Mr. Sterling has an interesting post up in advance of the C3 conference entitled Social Media Force a ‘Conversation’ Between Marketing and Customer Service. I have been thinking a bit about this in anticipation of the social media advisory service I am helping BIA/Kelsey launch. I was speaking with a client yesterday about their social media efforts. They had started out testing social media channels (primarily Twitter and Facebook) to acquire new customers, but they quickly found that these platforms were much more productive when they focused on interactions with current customers. Twitter became a way to both answer questions quickly and to engage with customers who were unhappy with the service. Facebook became a way to alert customers to new features, promotions, etc.
While these channels have not replaced support emails, customer service phone numbers, etc., they have started to become a much more important part of the mix. And the cost-savings and customer satisfaction that has resulted has been significant.
From Greg’s post:
A simple metaphor is: Who owns the Facebook page?
If it’s marketing exclusively a valuable customer care touchpoint is missed. Indeed, part of a “social media” program should be service; this gives the “campaign” something more to be about than just promotions or “brand messaging.” Collecting feedback and addressing customer concerns and complaints in an authentic way should be as much a part of “social media” strategies as pushing sales and offers.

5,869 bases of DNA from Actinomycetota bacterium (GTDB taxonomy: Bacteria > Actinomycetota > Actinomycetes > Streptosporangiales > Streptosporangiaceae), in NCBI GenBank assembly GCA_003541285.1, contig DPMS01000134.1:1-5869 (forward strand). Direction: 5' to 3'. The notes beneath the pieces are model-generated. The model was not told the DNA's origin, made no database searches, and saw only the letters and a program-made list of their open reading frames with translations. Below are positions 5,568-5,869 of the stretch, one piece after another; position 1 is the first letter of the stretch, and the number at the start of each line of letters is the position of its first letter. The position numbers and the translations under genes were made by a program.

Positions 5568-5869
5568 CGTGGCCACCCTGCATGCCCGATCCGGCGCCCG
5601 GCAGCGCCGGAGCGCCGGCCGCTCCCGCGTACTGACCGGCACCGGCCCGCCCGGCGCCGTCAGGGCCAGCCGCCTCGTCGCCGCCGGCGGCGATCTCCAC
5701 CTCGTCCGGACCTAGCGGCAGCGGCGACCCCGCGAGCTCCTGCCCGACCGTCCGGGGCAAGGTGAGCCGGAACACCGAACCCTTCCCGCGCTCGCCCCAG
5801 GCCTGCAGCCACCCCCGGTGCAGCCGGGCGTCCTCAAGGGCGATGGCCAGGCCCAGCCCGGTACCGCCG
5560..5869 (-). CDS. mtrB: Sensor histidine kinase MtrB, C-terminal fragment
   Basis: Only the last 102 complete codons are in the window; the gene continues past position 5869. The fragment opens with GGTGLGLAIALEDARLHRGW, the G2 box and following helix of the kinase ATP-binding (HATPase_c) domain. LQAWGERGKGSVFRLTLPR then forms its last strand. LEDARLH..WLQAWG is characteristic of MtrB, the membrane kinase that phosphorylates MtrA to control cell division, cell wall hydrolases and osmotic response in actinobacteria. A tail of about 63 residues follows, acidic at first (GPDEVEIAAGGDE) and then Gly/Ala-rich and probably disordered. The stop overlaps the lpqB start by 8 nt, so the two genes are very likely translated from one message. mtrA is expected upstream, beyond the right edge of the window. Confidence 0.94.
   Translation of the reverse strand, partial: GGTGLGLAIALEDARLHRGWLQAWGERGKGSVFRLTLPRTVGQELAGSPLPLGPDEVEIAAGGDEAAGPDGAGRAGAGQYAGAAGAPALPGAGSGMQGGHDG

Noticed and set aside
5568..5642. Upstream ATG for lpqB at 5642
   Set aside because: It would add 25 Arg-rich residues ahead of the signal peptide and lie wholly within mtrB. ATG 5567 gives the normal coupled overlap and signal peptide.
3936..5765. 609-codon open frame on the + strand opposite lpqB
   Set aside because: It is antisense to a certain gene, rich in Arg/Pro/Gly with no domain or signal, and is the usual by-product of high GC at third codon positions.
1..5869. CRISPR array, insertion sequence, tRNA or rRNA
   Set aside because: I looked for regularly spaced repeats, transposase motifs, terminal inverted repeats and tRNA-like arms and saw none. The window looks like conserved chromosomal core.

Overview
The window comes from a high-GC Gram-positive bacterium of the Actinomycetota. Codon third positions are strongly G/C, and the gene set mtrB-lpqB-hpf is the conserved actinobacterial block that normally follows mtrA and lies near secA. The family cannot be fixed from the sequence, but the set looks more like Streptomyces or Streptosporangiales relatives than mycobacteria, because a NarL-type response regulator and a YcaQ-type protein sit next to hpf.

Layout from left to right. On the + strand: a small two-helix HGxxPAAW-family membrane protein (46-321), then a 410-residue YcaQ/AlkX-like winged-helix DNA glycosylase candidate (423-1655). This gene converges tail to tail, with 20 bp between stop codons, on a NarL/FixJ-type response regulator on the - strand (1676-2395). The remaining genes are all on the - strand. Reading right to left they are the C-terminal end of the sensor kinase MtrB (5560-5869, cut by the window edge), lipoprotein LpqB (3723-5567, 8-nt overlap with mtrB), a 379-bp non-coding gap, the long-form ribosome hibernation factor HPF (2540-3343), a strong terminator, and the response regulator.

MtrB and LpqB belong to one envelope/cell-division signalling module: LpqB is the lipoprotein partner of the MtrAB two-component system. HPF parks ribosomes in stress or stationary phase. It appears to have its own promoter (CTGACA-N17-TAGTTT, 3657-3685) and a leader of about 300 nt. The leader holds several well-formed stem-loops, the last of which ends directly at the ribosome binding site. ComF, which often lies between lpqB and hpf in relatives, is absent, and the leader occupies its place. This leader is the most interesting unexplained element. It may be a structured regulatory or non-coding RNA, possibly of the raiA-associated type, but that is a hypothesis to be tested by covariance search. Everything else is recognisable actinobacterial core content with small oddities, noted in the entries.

Greg has put together an incredible lineup for C3 next week. Speakers from Yelp, Groupon, Microsoft, Closely, Cisco, Oodle, MerchantCircle, Praized and a number of other great local focused companies will be there as will I.
Hope to see you there.
2 Response Comments
A site of mine was down last night, and it was amazing how much more information there was on Twitter to help me understand the outage than there was on my ISP’s website (which was also experiencing problems). Smart companies are seeing all of these social media touch points as opportunities to connect, share, support, and sell.
I wasn’t happy about the downtime, but the company’s Twitter feed keep me well informed so I wasn’t just pacing around my house swearing.
Social media is all about connecting with others. Therefore, it’s a great tool for customer service. Since the people that “follow” you or are “fans” of you are most likely people that have already used your product or service, it’s likely that they might have questions or concerns. Often, addressing these questions or concerns can be done quicker in a social media platform.